WASHINGTON - A sentencing hearing for a D.C. man accused of selling guns on Facebook came to an abrupt halt Friday when the judge questioned the authenticity of the evidence.
Prosecutors wanted to quadruple the sentence for Allan James based on videos and photos of James holding pistols and rifles. However, the judge was skeptical and asked prosecutors how they knew if the weapons were real.
In the evidence that has been presented by prosecutors, there are a number of photos and videos showing James holding weapons. But prosecutors admitted in court on Friday that only one of those guns has been seized by police.
The judge said sending James to prison based solely on the photos would be unprecedented. Now, the judge wants to hear from a firearms expert and asked prosecutors to present one for a future hearing.
Some of the photos prosecutors said James used on social media showed him holding an AR-15-style assault rifle in a bathrobe. In his bathrobe pocket, prosecutors pointed out he had a pistol with an extended clip.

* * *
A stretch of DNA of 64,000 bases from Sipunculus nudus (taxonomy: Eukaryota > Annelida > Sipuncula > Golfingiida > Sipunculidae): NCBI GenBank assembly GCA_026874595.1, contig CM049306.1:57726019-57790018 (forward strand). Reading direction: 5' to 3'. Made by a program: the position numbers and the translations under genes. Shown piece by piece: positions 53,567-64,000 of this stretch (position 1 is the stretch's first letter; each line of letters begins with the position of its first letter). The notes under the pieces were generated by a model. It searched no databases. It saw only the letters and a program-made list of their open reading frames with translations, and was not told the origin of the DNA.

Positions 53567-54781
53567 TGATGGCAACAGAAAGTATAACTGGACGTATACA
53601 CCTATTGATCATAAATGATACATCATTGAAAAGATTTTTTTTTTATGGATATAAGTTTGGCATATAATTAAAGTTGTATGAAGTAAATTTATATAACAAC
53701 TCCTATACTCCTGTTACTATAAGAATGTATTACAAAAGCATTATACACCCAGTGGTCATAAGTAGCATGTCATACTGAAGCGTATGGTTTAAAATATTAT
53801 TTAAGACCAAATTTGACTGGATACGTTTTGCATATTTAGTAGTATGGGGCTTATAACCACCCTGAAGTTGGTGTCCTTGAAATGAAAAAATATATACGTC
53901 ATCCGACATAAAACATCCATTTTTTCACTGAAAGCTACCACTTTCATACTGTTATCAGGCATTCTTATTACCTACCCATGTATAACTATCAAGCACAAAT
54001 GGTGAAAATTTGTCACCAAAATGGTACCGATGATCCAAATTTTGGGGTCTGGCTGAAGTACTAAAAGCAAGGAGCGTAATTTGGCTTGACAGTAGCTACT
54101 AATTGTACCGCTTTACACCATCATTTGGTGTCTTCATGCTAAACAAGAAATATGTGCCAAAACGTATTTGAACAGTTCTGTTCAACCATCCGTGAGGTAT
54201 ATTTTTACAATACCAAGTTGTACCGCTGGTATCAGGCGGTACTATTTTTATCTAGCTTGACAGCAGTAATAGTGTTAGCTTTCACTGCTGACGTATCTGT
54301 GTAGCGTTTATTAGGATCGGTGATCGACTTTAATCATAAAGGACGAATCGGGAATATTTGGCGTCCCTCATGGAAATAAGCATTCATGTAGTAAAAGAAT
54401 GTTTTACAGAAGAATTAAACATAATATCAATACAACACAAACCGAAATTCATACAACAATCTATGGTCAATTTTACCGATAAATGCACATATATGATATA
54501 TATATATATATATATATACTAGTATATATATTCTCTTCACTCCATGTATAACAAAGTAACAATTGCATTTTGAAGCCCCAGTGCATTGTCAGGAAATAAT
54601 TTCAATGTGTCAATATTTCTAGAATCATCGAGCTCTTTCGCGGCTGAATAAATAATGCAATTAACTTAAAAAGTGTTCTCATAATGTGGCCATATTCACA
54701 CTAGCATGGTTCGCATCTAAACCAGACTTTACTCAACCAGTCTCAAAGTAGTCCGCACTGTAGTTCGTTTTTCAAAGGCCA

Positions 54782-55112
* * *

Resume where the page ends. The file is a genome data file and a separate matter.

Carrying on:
As we pointed out in our report when James was arrested last year, he was not shy about his sales. In one video, he showed some pistols for sale with the text on the screen saying, "Back on dat action" with three gun emojis.
In its memorandum for sentencing, prosecutors point out James is no stranger to the criminal justice system and was under investigation by the FBI when D.C. police arrested him in possession of a 9 mm pistol.
His sales were so overt that even his mother scolded him on Facebook writing, "Really Allan that video. Wow. When are you going to get it. Everybody know you strapped. You have to broadcast it."
Prosecutors also point out that James continued his sales after being arrested on the gun charge. On his phone, they found a conversation with a potential buyer.
Under a picture of the weapon for sale, the person wrote, "That's a 40?"
James replies, "Yea."
The person then wrote:
"I want it"
At the time of James' arrest. D.C. Police Chief Peter Newsham said his detectives keep an eye on social media looking out for illegal sales just like these.
"It's very disturbing. The problem that we have with violent crime in the city, I have said it over and over again, is illegal firearms," said Newsham. "If somebody is purchasing a firearm through the internet, it's just as disturbing to me if somebody was to pull up and sell a gun out of the trunk of their car."
Prosecutors said there is evidence to show James sold between eight and 24 firearms over a period of a year and half.
Prosecutors want the judge to sentence James to eight years in prison. However, under the regular guidelines for what he has already pleaded guilty to, it would be far less.